Body and Soul revealed just how ingrained negative body image is in women. 97 percent of women will say something negative about their body every day. 90 percent of women aged 15 to 24 want to change at least one aspect of their appearance, most of all their body weight.

Journalist Kristi-Lyn Charter from blog Living Healthy discusses the issue of body image caused by the media.

Video by mskimmienguyen

The Butterfly Foundation Mission Statement

“The Butterfly Foundation is dedicated to bringing about change to the culture, policy and practice in the prevention, treatment and support of those affected by eating disorders and negative body image”

For more information go to www.thebutterflyfoundation.org.au

Who Said Press Needed to Be Free?

Posted: September 28, 2012 by carlosbruinsma in Social Issues
Tags: , , , , , ,

By Carlos Bruinsma

As a blogger, I have written countless posts on various online media; breaking news, issues in mainstream news, and reviews of numerous products. One of the questions that haunt me as an aspiring online journalist is how important social media really is, and more importantly, how to generate an income from an ever changing profession in the free online world.Image

The last four years have showed us a massive increase in social media activity. Going by the best publicly available information gathered from various websites such as Facebook and Twitter, we see an incredible growth with Facebook taking things to unprecedented heights.

If you have been paying attention to Facebook stocks, however, you will have noticed that Facebook shares have plummeted since going on the market earlier this year. With Google AdSense still less than ideal (we’re journalists, not underpaid billboards), the future of social media journalism is becoming ever more uncertain due to lack of funds and incomes for independent journalists like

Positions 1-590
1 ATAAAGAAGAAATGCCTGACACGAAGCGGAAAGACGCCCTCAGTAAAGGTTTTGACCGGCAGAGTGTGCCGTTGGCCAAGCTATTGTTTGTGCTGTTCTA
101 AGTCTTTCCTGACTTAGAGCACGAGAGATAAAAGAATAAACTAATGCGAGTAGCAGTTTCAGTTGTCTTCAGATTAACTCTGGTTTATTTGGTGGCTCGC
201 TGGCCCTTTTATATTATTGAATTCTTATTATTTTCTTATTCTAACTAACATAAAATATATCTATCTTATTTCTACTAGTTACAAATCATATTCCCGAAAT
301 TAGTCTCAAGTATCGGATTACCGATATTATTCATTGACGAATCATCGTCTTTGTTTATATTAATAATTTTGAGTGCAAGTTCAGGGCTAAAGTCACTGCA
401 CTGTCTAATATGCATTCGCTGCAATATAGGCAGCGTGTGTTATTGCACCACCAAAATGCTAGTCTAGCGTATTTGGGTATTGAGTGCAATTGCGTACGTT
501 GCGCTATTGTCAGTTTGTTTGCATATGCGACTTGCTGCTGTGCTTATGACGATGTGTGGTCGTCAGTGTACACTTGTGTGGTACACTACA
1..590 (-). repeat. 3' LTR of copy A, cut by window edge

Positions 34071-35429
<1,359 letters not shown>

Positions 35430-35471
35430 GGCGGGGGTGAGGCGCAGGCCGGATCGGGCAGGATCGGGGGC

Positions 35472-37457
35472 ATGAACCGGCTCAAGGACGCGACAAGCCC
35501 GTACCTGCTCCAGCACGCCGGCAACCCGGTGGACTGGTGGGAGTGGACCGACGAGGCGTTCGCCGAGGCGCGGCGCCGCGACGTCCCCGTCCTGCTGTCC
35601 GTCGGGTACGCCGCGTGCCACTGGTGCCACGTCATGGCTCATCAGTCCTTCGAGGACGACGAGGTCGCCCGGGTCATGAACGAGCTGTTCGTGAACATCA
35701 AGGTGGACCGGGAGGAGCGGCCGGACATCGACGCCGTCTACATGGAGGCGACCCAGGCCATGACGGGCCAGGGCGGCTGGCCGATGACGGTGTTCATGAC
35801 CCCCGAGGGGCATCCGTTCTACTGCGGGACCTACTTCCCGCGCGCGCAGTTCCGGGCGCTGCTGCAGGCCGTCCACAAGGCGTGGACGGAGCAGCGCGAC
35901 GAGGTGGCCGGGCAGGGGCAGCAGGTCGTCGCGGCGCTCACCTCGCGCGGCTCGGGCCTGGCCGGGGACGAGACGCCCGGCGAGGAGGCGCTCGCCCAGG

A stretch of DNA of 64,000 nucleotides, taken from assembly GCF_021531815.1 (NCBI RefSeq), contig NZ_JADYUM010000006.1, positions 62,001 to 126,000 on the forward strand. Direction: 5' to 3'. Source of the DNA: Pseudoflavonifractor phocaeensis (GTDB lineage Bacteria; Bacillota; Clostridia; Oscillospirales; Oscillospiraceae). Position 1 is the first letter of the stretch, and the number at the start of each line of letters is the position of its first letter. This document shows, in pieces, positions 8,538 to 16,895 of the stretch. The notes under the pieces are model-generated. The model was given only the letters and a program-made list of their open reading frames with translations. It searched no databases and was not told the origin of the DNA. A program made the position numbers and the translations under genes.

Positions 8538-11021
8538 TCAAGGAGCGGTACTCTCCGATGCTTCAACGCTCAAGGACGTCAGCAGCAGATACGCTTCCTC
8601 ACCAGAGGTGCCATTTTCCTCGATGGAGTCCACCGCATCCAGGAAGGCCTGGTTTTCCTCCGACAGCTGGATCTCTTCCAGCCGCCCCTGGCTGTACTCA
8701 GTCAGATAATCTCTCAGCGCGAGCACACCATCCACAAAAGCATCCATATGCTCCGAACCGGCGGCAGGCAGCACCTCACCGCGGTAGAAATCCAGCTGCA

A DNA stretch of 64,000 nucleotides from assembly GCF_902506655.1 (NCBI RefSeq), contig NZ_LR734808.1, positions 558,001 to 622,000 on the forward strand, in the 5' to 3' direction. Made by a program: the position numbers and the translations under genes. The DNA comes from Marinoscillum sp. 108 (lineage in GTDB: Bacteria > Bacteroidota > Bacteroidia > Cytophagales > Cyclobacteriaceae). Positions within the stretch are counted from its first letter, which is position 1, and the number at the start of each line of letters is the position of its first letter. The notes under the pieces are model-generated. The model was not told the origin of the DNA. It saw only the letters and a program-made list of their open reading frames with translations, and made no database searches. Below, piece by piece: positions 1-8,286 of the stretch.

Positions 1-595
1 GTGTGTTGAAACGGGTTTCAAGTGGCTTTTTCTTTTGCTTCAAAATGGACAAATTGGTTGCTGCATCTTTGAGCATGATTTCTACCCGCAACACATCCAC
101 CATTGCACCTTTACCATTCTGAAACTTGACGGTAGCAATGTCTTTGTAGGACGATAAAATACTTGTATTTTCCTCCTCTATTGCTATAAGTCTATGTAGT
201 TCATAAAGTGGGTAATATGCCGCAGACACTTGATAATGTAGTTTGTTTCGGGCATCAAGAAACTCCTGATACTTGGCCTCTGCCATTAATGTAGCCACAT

Imageourselves, without affiliation to mainstream websites or newspapers.

Or is it?

It appears there might be hope over the horizon, with affiliate marketing taking a turn for the better. With the affiliate channel projected to reach $4 billion in 2014, it would appear, as publishers, we might be able to share in this wealth without selling our souls to the devil (ahem, Google) or clogging our pages with ugly ads. After all, my blog is to inform and entertain my readers, not to annoy them to death with adverts and pop-ups.

The solution could be simple with the rise of new platforms, such as Linksert. With teams from all over the world working together to create an accessible platform specifically designed for publishers, their WordPress plugin automatically converts all of the links on your blog to links that generate a commission every time someone makes a purchase through your blog.

“Just imagine you’re browsing the web and come across a cool product you want to review or recommend to your friends, fans or reader base,” CEO and co-founder Zachar Tolmachev suggests. “If you’re going to be sharing someone else’s product, it is only fair you generate a commission for your recommendation.”

While it’s not ideal if you never review or recommend any products, it’s a good start. Imagine a world where every time you mention a product and provide the source, you get a little money off every purchase. We’re not quite there yet, but Linksert is definitely a step in the right direction.

Linksert is not available to the public yet, but I have managed to get access to the beta, courtesy of the Linksert team. Watch the video below to see how you could potentially make your hobby your profession.


Get Cereal is a breakfast radio show for community station SYN, based in Victoria. Despite not being paid, Beck, Bron, and Scott – along with hundreds of other media makers like them – get up at all hours and commit their time to the flourishing community media landscape in Melbourne.